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State v. Blackmon

Court of Criminal Appeals of Tennessee, Jackson

July 17, 2019

STATE OF TENNESSEE
v.
TORY BLACKMON

          Assigned on Briefs March 5, 2019

          Appeal from the Criminal Court for Shelby County No. 15-00959 Lee V. Coffee, Judge

         The Defendant, Tory Blackmon, was convicted by a Shelby County Criminal Court jury of attempted first degree murder, a Class A felony; employing a firearm during the commission or attempted commission of a dangerous felony, a Class C felony; and aggravated assault, a Class C felony. See T.C.A. §§ 39-12-101(a)(1)-(3) (2018) (criminal attempt), 39-13-202(a) (2014) (subsequently amended) (first degree murder), 39-13-102(a) (2014) (subsequently amended) (aggravated assault), 39-17-1324(b)(2) (2014) (subsequently amended) (armed dangerous felonies). The court imposed a twenty-year sentence for attempted first degree murder, a six-year sentence for the employing a firearm conviction, and a four-year sentence for aggravated assault. The court merged the aggravated assault conviction with the attempted first degree murder conviction, and it ordered the firearm conviction to be served consecutively to the attempted murder conviction as required by Tennessee Code Annotated section 39-17-1324(e)(1) (2014) (subsequently amended). On appeal, the Defendant contends that the court erred in sentencing. We affirm the judgments of the trial court.

         Tenn. R. App. P. 3 Appeal as of Right; Judgments of the Criminal Court Affirmed

          Gerald S. Green (on appeal), and Joseph McClusky (at trial), Memphis, Tennessee, for the Appellant, Tory Blackmon.

          Herbert H. Slatery III, Attorney General and Reporter; Ruth Anne Thompson, Senior Assistant Attorney General; Amy P. Weirich, District Attorney General; Jeffrey D. Jones and Jamie Bowers Kidd, Assistant District Attorneys General, for the appellee, State of Tennessee.

          Robert H. Montgomery, Jr., J., delivered the opinion of the court, in which Alan E. Glenn and Robert L. Holloway, Jr., JJ., joined.

          OPINION

          ROBERT H. MONTGOMERY, JR., JUDGE

         The Defendant's convictions relate to his September 25, 2014 shooting at the victim, who was his daughter's mother, as the victim left work. A juvenile court hearing was scheduled for the following day to establish the Defendant's obligation for child support for their daughter.

         At the trial, the victim testified that she and the Defendant had been coworkers and had been sexually involved. After the victim became pregnant, she and the Defendant remained on friendly terms until the Defendant learned in Summer 2013 that the baby was a girl. The victim said the Defendant stopped communicating with her, although they remained coworkers. She said the Defendant's learning the child was a girl was the reason the relationship ended. She said they had not fought or had a contentious breakup. She said that their daughter was born in September 2013. The victim said that the Defendant was not involved with their daughter and that the victim sought to establish paternity and child support through the juvenile court. She said that the Defendant initially did not appear for a paternity test but that he appeared after a warrant was issued. She said the paternity test showed that the Defendant was the child's father.

         The victim testified that she left work on the evening of September 25, 2014, around 11:00 p.m. She said that as she slowed at a stop sign, she saw the Defendant jump from behind a car and point a gun at her. She said she was able to see him in her headlights. She said the Defendant fired four or five shots at her, striking her car. She said she ducked and drove home. She said that until the shooting, she had not seen the Defendant for about one year and that they had known each other for about one and one-half years.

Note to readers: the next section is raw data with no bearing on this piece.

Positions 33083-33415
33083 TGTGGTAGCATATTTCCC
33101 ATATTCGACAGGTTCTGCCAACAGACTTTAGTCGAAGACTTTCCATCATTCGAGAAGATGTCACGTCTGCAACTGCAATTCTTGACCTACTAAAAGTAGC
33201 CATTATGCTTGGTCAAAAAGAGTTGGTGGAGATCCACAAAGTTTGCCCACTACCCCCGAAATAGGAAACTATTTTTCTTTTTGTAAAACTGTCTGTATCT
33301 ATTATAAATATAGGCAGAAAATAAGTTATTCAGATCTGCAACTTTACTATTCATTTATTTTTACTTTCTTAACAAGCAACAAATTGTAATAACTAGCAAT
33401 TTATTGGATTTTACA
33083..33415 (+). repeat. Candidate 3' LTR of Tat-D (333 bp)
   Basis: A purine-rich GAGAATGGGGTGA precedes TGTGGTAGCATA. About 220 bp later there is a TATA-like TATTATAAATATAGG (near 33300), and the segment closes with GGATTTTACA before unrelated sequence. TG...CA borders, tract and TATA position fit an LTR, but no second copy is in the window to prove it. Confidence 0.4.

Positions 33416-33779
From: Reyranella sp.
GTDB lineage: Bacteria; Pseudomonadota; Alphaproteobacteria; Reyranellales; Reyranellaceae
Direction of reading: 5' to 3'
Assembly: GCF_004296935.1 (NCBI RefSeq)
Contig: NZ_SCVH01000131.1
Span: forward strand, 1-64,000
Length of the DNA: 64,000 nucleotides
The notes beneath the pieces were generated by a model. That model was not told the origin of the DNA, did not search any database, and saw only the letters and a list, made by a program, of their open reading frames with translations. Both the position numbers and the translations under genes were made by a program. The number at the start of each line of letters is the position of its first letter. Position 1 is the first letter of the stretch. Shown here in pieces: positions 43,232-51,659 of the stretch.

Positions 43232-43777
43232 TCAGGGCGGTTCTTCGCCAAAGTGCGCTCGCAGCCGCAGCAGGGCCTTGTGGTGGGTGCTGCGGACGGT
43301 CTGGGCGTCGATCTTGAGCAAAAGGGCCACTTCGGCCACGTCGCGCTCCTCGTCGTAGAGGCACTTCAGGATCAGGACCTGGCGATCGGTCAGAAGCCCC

The State offered testimony of police officers relative to consensual searches of the Defendant's and the Defendant's cousin's SUVs, which were conducted after the Defendant arrived at juvenile court the next day. The Defendant had arrived in his SUV and had entered his cousin's SUV after he arrived. The contents of the Defendant's cousin's SUV included a loaded .40-caliber handgun. The contents of the Defendant's SUV included latex gloves and a box of .38-caliber ammunition, an Arminius Titan Tiger .38-caliber revolver, two prescription medication bottles labeled with the Defendant's name, a camouflage backpack, and the Defendant's work identification badge. The .38-caliber revolver contained six cartridge casings. A firearms expert was unable to determine whether the cartridge casings collected as evidence had been fired from the .38-caliber revolver.

         The jury found the Defendant guilty of the charged offenses. At the sentencing hearing, the State offered a handwritten statement from the victim as evidence. In the statement, the victim stated that even though the Defendant had been in jail after the incident, she had been afraid someone else would harm her. She said that she had been unable to eat and sleep and that she had lost weight after the incident. She said she had psychological problems after the incident and described hearing noises and thinking someone was going to kill her. She said she was afraid the Defendant would kill her after he was released.

         The presentence report reflects that the Defendant was age thirty-one on the date of the sentencing hearing. He was a high school graduate and reported he had last worked for the same employer as the victim, although the presentence officer was unable to verify the past employment. The Defendant reported that he had one child and a brother and that he planned to live with his ...


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